- The Daily Mail: "Louise Krug, who was left with a crossed eye, partially-paralysed face and dragging foot after the incident, has penned the new book Louise: Amended. It is a story that explores how a dramatic change in the Kansas teacher's physical appearance sparked her positive new outlook on life."
- The Guardian: "I started to realise that even though it often doesn't show on the outside, we all have experiences in our lives that damage us and threaten to hold us back. Mine just happen to be visible."
- Tin House Blog: “I decided to go with my gut and stick to memoir. I’m very lucky that Deb Olin Unferth ran into my editor Elizabeth Koch at a party and told her about my manuscript. Elizabeth read it, saw something in it, and has worked so generously with me helping shape the book.”
- Kansas City Star: "Krug, who is 29 now — and married with a new baby — didn’t consult her ex-boyfriend about his feelings at the time. But if the adoption of his voice seems unfair at first, it grows apparent that Krug isn’t taking aim at Claude or anyone else. Louise is the target."
- Book Pleasures: "The narrative is skillfully written, it hovers disjointedly between the active and passive voices, so we get to live snapshots of moments in time. (...) This form of writing makes the book an easy as well as a compulsive read, the reader’s interest is held till the end."
- The Wichita Eagle: “The book switches between first-person narration by Krug about the events, and third-person narration about what she imagines others are feeling and doing in relation to her. The shifts are somewhat jarring, but the technique lets readers inside the minds of others dealing with the situation.”
- Sacramento Bee: “In this memoir, the author recounts the life-threatening brain trauma that severely disabled her at age 22. Her fight for recovery is inspirational. Today, Krug is a wife, mother, teacher and Ph.D. candidate.”
- Topeka Capital Journal: “It’s funny, too. There’s a lot of humor in there. I think anyone that reads it, it will bring back their college days and all of the trials and stupid mistakes you make. I was relieved that this didn’t set her back long-term.”
- The Atlantic: “Utterly charming and a formidable feat of multi-sensory deliciousness, The Recipe Project is the kind of whimsical cross-pollination of disciplines that speaks to [The Atlantic’s] ethos of indiscriminate creative curiosity.”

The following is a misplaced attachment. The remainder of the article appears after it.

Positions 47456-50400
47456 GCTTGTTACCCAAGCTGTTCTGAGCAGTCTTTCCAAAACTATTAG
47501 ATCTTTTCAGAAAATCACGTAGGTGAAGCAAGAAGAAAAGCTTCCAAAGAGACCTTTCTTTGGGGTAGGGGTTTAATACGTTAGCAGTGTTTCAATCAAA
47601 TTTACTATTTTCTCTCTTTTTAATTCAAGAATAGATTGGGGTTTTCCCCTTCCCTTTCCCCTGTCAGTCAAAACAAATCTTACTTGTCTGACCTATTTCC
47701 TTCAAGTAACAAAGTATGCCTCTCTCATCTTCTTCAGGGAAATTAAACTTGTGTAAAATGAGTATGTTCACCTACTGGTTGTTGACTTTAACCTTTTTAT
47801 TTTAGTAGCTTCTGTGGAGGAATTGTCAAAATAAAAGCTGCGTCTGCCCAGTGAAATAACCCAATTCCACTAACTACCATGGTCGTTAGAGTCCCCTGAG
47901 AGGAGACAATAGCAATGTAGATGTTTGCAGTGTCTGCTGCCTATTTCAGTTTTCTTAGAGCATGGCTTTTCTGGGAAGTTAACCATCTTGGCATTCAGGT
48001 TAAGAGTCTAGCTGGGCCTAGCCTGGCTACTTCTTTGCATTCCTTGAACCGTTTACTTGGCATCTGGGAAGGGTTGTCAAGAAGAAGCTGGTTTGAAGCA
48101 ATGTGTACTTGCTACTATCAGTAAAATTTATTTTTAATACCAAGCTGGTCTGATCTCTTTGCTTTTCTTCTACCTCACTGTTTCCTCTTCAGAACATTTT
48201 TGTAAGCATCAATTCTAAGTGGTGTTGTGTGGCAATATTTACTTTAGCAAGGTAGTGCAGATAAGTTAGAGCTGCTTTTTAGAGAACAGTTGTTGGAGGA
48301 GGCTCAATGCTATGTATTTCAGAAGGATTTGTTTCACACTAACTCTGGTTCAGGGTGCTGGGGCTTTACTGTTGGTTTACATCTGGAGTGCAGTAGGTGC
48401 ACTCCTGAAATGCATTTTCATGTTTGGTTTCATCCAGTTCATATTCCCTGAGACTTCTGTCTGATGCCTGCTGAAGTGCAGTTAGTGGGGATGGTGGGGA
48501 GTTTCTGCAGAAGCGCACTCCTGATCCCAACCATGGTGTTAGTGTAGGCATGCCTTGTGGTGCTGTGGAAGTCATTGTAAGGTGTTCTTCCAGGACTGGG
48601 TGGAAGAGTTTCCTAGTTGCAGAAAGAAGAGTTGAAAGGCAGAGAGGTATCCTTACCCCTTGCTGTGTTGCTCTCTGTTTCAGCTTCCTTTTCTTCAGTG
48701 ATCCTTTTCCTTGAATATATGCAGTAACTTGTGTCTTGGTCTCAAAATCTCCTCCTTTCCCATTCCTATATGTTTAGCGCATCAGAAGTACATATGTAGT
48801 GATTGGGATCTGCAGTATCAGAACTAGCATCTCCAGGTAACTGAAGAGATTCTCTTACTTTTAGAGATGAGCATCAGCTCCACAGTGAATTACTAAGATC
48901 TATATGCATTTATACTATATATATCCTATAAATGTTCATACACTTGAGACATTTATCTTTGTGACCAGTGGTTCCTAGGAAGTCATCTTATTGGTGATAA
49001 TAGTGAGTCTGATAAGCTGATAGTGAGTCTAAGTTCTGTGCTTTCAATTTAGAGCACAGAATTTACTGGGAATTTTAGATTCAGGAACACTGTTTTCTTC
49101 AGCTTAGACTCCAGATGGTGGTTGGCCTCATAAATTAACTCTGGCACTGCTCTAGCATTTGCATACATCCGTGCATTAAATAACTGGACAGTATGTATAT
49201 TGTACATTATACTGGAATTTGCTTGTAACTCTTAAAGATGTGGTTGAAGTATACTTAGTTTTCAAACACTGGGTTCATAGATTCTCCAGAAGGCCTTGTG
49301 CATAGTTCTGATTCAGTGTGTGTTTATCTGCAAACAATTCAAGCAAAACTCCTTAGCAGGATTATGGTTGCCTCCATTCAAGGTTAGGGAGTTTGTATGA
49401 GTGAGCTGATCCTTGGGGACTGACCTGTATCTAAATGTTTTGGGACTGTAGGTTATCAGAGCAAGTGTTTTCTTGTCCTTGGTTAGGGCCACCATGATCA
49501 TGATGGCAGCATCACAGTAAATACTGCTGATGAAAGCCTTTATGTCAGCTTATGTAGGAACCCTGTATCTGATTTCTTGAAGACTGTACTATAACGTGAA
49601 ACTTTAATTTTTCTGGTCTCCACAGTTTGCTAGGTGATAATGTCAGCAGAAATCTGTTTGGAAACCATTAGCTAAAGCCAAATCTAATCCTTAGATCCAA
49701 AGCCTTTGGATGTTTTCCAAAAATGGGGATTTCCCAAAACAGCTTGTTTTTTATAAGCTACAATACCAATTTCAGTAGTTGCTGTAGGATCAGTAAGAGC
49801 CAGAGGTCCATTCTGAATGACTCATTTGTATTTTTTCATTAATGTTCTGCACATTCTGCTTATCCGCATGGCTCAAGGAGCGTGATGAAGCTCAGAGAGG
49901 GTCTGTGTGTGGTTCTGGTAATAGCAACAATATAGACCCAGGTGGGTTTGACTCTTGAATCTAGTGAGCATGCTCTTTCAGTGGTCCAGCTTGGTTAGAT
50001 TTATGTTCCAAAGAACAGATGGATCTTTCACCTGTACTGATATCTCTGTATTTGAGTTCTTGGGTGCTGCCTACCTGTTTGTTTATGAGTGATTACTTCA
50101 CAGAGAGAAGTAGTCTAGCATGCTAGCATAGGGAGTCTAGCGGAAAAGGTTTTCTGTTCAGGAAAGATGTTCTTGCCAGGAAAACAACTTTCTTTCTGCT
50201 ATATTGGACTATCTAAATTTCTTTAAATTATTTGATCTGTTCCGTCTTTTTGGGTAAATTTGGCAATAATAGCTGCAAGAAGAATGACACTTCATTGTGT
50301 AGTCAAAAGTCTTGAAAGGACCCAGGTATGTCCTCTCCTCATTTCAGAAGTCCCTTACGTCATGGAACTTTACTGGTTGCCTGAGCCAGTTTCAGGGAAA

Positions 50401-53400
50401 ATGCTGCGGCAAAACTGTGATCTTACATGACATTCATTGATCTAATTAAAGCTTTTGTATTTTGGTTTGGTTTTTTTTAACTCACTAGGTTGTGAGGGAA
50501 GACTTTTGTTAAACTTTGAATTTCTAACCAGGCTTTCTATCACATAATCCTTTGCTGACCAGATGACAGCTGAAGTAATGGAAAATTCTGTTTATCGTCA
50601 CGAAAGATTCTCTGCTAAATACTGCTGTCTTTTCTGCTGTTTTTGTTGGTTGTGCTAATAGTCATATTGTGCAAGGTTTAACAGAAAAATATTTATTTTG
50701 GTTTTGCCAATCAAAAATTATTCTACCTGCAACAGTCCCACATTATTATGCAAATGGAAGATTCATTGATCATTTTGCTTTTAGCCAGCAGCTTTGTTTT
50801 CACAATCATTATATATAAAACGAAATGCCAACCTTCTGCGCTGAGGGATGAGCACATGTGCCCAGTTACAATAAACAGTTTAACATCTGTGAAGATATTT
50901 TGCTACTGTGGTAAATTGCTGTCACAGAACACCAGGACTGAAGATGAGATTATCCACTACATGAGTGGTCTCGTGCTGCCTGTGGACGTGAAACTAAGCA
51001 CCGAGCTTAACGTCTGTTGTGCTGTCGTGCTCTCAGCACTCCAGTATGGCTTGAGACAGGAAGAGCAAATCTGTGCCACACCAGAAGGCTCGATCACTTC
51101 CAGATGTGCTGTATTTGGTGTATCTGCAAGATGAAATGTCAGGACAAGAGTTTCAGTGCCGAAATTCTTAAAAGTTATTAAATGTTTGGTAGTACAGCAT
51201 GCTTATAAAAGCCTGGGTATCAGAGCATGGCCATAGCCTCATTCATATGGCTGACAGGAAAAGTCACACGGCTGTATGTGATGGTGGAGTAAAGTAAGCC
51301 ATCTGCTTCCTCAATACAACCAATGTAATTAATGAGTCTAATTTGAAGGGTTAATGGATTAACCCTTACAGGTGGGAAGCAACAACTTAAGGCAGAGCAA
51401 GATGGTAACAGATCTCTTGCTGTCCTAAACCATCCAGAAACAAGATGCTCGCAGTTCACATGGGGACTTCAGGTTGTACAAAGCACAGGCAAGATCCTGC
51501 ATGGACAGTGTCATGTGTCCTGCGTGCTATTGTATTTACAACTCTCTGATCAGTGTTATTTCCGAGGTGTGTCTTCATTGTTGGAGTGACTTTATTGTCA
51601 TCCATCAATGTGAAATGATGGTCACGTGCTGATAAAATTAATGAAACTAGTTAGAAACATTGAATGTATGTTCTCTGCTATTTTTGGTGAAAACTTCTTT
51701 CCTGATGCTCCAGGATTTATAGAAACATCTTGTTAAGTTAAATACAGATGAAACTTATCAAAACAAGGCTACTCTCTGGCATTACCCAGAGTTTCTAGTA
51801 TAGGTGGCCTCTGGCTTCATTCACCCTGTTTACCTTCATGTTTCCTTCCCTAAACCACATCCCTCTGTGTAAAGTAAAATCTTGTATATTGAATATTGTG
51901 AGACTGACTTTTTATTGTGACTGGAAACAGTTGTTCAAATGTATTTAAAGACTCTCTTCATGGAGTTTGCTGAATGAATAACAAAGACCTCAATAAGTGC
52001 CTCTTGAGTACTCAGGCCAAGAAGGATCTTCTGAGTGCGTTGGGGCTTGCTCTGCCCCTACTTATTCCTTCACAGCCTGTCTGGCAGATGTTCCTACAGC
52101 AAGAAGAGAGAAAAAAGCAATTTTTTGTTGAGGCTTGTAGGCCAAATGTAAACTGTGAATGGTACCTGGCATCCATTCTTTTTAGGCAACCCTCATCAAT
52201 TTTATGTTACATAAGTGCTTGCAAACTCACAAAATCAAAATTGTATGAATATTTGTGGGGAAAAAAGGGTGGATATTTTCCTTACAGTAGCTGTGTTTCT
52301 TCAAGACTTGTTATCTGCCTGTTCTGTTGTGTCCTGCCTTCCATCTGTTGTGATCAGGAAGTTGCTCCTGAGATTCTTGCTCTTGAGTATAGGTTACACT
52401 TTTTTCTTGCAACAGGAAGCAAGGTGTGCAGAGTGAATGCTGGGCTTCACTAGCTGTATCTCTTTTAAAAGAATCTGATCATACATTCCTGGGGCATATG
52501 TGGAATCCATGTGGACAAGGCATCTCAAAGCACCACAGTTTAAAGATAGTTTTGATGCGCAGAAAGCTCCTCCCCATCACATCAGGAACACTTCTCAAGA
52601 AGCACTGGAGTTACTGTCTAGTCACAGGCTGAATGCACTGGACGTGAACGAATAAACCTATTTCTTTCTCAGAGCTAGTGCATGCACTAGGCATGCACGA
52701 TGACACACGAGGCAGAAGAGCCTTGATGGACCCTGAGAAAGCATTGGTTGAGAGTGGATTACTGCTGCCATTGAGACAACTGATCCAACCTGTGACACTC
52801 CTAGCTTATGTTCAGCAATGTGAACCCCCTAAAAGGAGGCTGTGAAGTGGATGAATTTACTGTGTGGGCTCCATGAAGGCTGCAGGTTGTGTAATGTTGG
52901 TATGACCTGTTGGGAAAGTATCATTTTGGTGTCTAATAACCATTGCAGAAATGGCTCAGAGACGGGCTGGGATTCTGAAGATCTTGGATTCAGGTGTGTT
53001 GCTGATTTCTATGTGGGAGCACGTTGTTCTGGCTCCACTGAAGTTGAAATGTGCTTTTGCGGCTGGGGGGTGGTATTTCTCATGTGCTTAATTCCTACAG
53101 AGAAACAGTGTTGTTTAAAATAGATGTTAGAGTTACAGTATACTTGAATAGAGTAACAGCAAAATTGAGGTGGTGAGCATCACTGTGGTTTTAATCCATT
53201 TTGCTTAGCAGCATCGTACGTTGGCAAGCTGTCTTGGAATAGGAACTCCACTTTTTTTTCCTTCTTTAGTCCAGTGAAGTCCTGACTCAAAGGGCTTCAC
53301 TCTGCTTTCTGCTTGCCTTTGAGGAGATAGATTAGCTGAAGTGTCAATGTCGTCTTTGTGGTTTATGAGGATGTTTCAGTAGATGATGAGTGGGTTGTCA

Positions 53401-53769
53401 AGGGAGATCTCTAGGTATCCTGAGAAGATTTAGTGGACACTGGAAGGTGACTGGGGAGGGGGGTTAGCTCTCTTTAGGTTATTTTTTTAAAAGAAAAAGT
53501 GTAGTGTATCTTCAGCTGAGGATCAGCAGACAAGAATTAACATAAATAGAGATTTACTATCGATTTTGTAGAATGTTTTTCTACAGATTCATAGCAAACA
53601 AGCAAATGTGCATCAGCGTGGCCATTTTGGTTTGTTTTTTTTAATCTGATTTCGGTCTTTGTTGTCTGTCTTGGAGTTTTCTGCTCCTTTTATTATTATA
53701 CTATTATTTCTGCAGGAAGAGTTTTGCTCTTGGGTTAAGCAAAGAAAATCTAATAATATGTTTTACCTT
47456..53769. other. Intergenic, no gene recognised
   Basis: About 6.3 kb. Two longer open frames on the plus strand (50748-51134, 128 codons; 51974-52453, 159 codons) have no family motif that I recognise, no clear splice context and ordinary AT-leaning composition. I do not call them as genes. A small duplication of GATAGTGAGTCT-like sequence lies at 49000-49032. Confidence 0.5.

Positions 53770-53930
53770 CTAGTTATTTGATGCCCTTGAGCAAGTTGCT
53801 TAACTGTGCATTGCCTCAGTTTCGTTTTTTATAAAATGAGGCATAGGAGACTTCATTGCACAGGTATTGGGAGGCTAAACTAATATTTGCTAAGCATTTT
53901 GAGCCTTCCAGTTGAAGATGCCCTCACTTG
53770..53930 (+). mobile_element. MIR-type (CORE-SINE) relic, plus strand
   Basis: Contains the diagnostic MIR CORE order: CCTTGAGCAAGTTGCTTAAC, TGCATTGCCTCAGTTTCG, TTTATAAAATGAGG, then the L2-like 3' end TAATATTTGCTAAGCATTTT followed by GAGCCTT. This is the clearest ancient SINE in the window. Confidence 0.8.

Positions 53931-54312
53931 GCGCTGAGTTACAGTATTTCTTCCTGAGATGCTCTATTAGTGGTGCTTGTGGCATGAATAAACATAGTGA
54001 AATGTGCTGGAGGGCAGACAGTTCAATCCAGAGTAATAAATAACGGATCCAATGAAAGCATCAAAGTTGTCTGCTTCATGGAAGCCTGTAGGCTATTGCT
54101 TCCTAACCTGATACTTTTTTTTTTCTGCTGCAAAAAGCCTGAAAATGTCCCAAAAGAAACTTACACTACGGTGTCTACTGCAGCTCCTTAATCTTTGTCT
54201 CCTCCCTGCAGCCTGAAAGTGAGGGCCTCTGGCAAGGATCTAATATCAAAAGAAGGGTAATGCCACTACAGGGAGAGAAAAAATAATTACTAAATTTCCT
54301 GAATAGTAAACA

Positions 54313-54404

- Esquire: “The recipes function as a sort of found poetry, if you will, a jumping-off point for a consideration of how sound relates to flavor.”
- Wired.com: “The Recipe Project [is] a true feast for cuisine geeks. It’s a project worthy of the new breed of food pornographers, who have transformed cooking programming into an indulgent pleasure.”
- Epicurious: “Between the covers, you'll find recipes, prose pieces, chef interviews, and yes, music. Pore through the pages and you'll be rewarded with some lovely food writing, delicious food, and toe-tapping tunes. It's a multi-sensory feast.”
- Food Network Magazine: “Food Network stars Aaron Sanchez and Michael Symon, among others, handed over their favorite recipes to the band One Ring Zero so they could turn them into catchy tunes. “I would wake up in the middle of the night with Mario Batali’s spaghetti song running through my head,” says bandleader Michael Hearst.”
- Oprah’s Food Newsletter: “John Besh, the New Orleans chef, put it best in the video by Time.com as he sang along to his own recipe for shrimp remoulade, "Why didn't I think of this?"
- Time: “Thanks to a new book and CD called The Recipe Project the food and music words are not only colliding but collaborating. The creative minds behind this fusion are the members of the band One Ring Zero. (...) And the end goal of all of this? Make recipes and food more accessible and fun.”
- Bon Appetit: “By stylistically channeling the Beastie Boys and Bach to Bowie and Belly (with the latter's Tanya Donelly lending vocals on a track), the band's catchy recipe adaptations make for an engaging listen.”